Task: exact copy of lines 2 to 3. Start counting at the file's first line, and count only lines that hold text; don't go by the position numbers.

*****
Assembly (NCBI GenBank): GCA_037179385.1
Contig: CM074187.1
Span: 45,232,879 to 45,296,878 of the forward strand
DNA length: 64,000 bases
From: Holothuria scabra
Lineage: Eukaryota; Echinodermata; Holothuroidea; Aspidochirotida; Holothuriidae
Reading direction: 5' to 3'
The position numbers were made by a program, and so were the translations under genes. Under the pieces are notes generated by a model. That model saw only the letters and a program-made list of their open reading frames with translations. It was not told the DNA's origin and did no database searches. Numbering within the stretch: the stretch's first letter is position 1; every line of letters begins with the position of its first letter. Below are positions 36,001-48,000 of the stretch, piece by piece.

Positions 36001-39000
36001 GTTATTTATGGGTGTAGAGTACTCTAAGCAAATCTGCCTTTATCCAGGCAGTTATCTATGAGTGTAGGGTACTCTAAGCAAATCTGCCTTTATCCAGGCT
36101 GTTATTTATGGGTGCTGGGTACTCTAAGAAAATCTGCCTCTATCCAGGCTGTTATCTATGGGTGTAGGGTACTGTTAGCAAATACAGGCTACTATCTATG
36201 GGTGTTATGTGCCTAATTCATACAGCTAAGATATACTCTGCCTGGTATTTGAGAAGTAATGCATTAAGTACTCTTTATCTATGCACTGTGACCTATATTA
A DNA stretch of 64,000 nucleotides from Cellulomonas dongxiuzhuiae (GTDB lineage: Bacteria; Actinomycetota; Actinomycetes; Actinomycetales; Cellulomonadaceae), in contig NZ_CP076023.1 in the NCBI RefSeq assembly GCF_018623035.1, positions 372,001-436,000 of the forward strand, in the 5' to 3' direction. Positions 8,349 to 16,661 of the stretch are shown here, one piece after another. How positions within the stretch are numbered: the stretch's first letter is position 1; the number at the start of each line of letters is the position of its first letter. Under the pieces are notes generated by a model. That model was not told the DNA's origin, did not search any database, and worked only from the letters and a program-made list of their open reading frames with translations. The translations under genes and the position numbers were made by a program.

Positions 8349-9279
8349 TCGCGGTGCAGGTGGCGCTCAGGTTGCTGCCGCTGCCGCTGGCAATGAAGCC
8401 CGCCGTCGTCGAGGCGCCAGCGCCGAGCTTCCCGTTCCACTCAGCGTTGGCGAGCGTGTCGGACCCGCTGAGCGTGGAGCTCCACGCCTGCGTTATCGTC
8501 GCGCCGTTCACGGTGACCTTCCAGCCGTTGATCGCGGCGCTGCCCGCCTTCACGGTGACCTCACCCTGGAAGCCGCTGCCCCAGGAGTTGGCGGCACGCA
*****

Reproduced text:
Contig: CM074187.1
Span: 45,232,879 to 45,296,878 of the forward strand